I was basing that estimate on the empirical numbers the OP provided.
Drove 22 miles in 108 degree weather, AC on full, used 93 gids, SOC from 82% to 49.8%
Since GIDs are linearly related to kWh, the 32% drop is odd since (93 GIDS x 80 kWh/GID)/0.32 = 23 kWh of pack capacity. I must be misunderstanding something, or the SOC drop is inaccurate, because I would have thought his useable pack capacity would be closer to 18 kWh. 23 kWh seems way too high.
Anyways, here's my math:
Driving 22 miles consumed 93 GIDs (93 GIDs x 80 kWh/Gid = 7.4 kWh) while driving in extreme temperatures. Based on his 85% SOH, I conservatively estimate his pack capacity as 18 kWh.
So, (22 miles x 18 kWh)/7.4 kWh = 53 miles total range when driving at those extreme temperatures
So, you're right
, I was overly optimistic about the improved range when driving at more moderate temps.
FYI, I found this chart online, which shows the impact of ambient temperature on range:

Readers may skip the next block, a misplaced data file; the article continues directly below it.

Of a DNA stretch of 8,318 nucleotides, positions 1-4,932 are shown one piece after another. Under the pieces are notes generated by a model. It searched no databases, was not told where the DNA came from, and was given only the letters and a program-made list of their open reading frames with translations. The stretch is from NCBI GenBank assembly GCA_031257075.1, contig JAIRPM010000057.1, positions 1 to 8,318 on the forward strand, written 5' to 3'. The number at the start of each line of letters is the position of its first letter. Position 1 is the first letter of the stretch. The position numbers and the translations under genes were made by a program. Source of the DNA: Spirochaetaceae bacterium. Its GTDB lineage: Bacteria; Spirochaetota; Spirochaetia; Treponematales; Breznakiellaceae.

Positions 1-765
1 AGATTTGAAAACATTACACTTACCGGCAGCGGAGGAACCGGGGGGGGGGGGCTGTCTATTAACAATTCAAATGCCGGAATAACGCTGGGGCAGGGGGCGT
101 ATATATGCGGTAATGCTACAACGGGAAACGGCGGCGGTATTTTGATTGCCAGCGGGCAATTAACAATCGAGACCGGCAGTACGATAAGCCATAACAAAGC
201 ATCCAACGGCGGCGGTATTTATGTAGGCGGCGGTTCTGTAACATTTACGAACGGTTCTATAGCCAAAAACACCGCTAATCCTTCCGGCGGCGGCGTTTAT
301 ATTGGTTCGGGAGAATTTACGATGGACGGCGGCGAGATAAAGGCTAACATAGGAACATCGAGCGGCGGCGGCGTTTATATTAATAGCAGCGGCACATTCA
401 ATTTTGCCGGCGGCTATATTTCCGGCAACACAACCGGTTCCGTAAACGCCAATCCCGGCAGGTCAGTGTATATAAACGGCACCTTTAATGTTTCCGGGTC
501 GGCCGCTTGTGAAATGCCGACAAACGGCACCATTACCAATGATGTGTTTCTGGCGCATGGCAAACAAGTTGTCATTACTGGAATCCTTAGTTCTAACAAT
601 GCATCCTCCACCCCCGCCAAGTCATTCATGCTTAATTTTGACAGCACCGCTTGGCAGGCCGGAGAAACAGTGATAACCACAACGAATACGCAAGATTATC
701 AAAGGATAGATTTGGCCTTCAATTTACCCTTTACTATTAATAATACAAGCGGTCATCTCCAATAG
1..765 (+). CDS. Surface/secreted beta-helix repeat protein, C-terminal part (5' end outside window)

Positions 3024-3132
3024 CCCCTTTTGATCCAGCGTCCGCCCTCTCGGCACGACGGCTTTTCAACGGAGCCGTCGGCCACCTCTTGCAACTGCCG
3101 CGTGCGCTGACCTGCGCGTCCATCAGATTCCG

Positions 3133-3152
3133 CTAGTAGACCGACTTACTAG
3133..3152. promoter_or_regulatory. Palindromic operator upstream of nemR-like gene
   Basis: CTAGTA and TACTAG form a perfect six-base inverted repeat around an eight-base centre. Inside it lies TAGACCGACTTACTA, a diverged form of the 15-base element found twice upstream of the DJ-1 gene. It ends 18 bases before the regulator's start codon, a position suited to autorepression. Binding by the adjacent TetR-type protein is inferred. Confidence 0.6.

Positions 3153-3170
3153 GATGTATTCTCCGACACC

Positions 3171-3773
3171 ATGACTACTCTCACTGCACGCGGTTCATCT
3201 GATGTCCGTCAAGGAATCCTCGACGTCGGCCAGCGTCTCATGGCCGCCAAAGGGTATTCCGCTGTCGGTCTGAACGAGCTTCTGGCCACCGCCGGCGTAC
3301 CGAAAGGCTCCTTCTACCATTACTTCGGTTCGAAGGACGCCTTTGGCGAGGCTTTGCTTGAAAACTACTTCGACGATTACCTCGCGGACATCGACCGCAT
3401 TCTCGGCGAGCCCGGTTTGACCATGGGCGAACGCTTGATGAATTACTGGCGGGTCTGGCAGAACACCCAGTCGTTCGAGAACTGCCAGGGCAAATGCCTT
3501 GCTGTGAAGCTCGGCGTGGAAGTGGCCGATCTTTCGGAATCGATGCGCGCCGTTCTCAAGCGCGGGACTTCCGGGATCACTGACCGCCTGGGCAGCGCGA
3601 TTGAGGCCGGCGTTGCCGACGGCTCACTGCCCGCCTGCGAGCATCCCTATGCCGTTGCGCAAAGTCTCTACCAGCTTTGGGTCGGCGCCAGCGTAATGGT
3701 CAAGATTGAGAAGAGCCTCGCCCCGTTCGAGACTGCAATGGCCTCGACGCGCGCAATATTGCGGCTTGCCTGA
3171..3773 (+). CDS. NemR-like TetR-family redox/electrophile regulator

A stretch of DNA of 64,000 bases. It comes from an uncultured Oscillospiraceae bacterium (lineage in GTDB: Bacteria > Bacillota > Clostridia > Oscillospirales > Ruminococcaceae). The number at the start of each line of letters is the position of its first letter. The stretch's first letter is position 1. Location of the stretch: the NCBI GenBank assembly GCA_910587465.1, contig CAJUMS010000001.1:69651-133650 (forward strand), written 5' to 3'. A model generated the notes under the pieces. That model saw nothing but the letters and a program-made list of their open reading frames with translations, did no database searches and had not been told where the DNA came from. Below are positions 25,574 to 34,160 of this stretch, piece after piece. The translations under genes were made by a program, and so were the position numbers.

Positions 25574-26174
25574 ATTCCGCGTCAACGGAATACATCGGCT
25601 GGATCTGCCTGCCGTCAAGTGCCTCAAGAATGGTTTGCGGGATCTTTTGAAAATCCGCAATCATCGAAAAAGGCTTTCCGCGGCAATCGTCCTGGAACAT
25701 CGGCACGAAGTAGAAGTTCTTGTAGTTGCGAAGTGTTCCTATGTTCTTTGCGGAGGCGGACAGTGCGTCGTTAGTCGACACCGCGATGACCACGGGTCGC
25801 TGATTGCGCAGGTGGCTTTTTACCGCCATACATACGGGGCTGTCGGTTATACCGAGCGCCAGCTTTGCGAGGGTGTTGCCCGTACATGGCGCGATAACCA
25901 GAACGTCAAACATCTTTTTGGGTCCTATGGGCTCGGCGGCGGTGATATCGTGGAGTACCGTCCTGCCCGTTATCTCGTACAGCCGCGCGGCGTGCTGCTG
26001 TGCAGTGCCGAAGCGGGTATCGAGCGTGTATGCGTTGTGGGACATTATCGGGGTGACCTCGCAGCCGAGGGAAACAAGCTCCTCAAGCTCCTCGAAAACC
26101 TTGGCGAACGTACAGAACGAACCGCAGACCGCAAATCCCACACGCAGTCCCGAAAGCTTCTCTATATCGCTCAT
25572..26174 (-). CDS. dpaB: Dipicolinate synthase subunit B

According to that chart, at temps over 100F, the range with a "typical" Leaf pack would be a little under 60 miles. Amazing what a difference temperature makes, considering wind resistance is lower with higher air temperatures. Based on the chart, there's roughly a 25% drop in range between driving at 70F and driving at over 100F. If so, 53 miles at 108F would translate to around 66 miles at 70F.
Canadian with a US 2013 Ocean Blue SV + QC, purchased 01/2017 in WA
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1-1/4" Curt #11396 hitch
After market, DIY LED DRLs
LeafSpy Pro + Konnwei KW902 ELM327 BT OBDII dongle
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